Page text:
The UK’s chief medical officer has warned people in Salisbury and Amesbury to not pick up “any foreign objects”.
Dame Sally Davies said any unknown objects containing liquid or gel should be avoided after the death of Dawn Sturgess, who picked up an item contaminated with the nerve agent novichok.
Dame Sally said it is “particularly important” for families to heed the advice as children start their summer holidays.
“I want to emphasise to everyone in the Salisbury and Amesbury area that nobody, adult or child, should pick up any foreign object which could contain liquid or gel, in the interests of their own safety,” she said.
“This in practice means do not pick up containers, syringes, needles, cosmetics or similar objects, made of materials such as metal, plastic or glass.
“This is particularly important as families are starting to prepare for their children’s summer holidays and so I am asking that people are extra vigilant. To be clear: do not pick up anything that you haven’t dropped yourself. “
She added that “life continues” in Salisbury and Amesbury and the overall threat to the public “remains low”.
The areas visited by novichok poisoned Russian double agent Sergei Skripal and his daughter, Yulia in Salisbury in March, have been “cleaned” and “should be used normally”, she said.
Several areas in Salisbury and Amesbury remain cordoned off as detectives continue the investigation into the poisoning of Ms Sturgess, 44, and her partner Charlie Rowley, 45.
The pair were admitted to hospital on 30 June after falling ill at his Amesbury home and it was confirmed last Wednesday they had touched an object contaminated by novichok.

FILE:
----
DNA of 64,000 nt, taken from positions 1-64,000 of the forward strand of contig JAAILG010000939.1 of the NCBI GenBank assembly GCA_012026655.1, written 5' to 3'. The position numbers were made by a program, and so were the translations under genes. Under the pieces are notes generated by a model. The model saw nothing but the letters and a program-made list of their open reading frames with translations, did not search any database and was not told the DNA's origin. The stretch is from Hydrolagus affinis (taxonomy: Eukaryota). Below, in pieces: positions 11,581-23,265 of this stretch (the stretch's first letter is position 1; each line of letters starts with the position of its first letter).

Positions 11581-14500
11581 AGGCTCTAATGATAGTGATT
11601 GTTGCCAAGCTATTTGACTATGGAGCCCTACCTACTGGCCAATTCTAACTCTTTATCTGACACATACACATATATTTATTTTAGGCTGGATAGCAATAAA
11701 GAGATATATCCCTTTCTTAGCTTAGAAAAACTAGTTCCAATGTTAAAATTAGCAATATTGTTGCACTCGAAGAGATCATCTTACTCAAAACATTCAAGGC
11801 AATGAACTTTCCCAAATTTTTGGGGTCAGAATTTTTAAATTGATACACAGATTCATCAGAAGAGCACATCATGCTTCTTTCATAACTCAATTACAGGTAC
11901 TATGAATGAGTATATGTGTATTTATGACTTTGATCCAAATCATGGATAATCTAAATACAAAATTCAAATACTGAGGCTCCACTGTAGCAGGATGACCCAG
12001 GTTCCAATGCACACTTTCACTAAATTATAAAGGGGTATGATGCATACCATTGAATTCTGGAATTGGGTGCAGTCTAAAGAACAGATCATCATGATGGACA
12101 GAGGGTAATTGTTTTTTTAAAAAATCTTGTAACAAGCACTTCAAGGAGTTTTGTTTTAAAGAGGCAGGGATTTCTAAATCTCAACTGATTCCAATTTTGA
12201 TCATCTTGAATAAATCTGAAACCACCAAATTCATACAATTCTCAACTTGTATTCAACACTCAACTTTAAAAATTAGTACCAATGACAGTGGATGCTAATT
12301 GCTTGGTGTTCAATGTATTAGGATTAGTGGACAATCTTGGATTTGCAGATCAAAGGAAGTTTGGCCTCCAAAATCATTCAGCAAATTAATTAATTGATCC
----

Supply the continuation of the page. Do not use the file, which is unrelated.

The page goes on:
Mr Rowley remains in Salisbury District Hospital in a critical condition after mother of three Ms Sturgess died on Sunday evening.
On Tuesday morning a white Audi was removed from Swindon, about 40 miles from Salisbury, as part of the investigation into the novichok poisonings.
A red Ford Transit van Mr Rowley had been a passenger in on the day he was poisoned has been taken away for testing, as has a bus taken by the pair the night before they become ill.
Over the weekend a police officer took himself to Great Western Hospital in Swindon over concerns of novichok poisoning.
He was transferred to Salisbury District Hospital, where Ms Sturgess and Mr Rowley were, but was later given the all clear.
On Tuesday morning Ms Sturgess’ family released a statement saying they were “devastated” as they described her as “a gentle soul who was generous to a fault”.
:: Anybody with novichok poisoning symptoms should seek advice from a health professional and those with concerns should call the NHS on 111 or Wiltshire Police on 0800 092 0410.
From – SkyNews